Skip to comments.We're gonna need a bigger boat: Shell builds floating oil refinery 6x aircraft carrier
Posted on 05/20/2011 3:29:29 PM PDT by Teflonic
It will be the largest floating object in the world - the length of four football pitches and weighing as much as six aircraft carriers.
Shell today announced plans to build a giant floating gas refinery, named the Prelude, in a project that will cost $10billion.
The ship will allow gas extracted by drilling rigs and platforms far out at sea to be transferred to the ship for processing- removing the need for pipe lines to a refinery on land.
It means the company will be able to drill for gas in new fields hundreds of miles from the nearest land and will first be used in the company's Prelude oil field 200km from the coast of West Australia.
The floating refinery is the next logical development for oil companies as new supplies of oil and gas get more remote and demand continues to increase.
(Excerpt) Read more at dailymail.co.uk ...
According to the article, this doesn’t have anything to do with avoiding regulations.
Louisiana could use some of these floating refineries next time the Mississippi floods.
It is implied as land refineries would be much more economical. Not to mention the increased risk to the tankers carrying refined gas rather than crude.
So far, no one has read the article.
Not oil. Natural gas. Although there are likely to be some "heavies" (C2, C3, C4, and sometimes even out to C8, but rarely higher).
Not very economical in the USA, given the recent gigantic finds of shale gas.
I've read in various places that the economics of shale petroleum extraction are prohibitive. On the other hand, I've read that "fracking" is economically feasible, but that it leaves an unstable geology behind. Any thoughts on these issues?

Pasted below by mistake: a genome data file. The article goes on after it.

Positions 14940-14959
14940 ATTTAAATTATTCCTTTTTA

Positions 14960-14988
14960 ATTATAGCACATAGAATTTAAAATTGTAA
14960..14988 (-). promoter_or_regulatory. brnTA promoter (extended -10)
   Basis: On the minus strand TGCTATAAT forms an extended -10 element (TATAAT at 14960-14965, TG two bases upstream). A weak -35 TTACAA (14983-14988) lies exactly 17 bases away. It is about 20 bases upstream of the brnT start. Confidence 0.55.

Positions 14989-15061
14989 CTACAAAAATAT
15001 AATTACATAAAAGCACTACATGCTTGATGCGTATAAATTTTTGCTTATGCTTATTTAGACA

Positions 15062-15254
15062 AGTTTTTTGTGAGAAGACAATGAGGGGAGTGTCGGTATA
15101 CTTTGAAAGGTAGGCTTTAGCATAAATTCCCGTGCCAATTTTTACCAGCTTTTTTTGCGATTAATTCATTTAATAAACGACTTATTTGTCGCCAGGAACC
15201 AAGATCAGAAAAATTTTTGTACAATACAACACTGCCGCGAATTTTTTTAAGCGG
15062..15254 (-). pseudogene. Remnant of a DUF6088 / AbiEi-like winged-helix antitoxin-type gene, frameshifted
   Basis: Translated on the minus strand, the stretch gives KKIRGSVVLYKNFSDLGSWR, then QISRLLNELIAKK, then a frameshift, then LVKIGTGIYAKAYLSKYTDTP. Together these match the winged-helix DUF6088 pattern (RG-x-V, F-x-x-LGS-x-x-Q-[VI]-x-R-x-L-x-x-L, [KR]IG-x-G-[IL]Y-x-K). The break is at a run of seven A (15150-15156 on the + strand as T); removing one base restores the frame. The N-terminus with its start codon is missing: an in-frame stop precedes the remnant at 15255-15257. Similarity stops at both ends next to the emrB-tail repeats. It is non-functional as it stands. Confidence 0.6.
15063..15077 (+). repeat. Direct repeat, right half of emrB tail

Notice WHERE it’s being built?
Look for the Union label, then run the other way!
The U.S. has also loaned $2.84 billion for upgrades to an oil refinery in Cartagena, Columbia. Because the permitting regulations are so excessively onerous and radical environmentalists keep proposed projects tied up in litigation, there has not been a new major refinery built in the U.S. in 35 years, so increasingly we are forced to not only import crude oil, but refined gasoline, as well.
He could remove Lisa Jackson at the EPA who has turned a “regulatory firehose” on the energy industry and U.S. business according to the Wall Street Journal. In just two years, Jackson has proposed or finalized 29 major regulations and 172 policy rules.
this as regarding crude oil,not natgas...but we get the picture.
The headline is incorrect. It doesn’t refine oil at all.
Fracking has been a common practice in Texas for sixty years.
Whatever you're reading that mentions "unstable geology" is a piece of environmental propaganda BS.
Sorry, there's no other way to put it.
I didn’t read the whole article but seems to me that this is a quicker way for refined gas to get to market from remote places.
And it's not a refinery. It's a floating "gas plant".
Natural gas naturally occurs in oilfields (just as crude oil -- or "distillates" -- occur naturally in gas fields).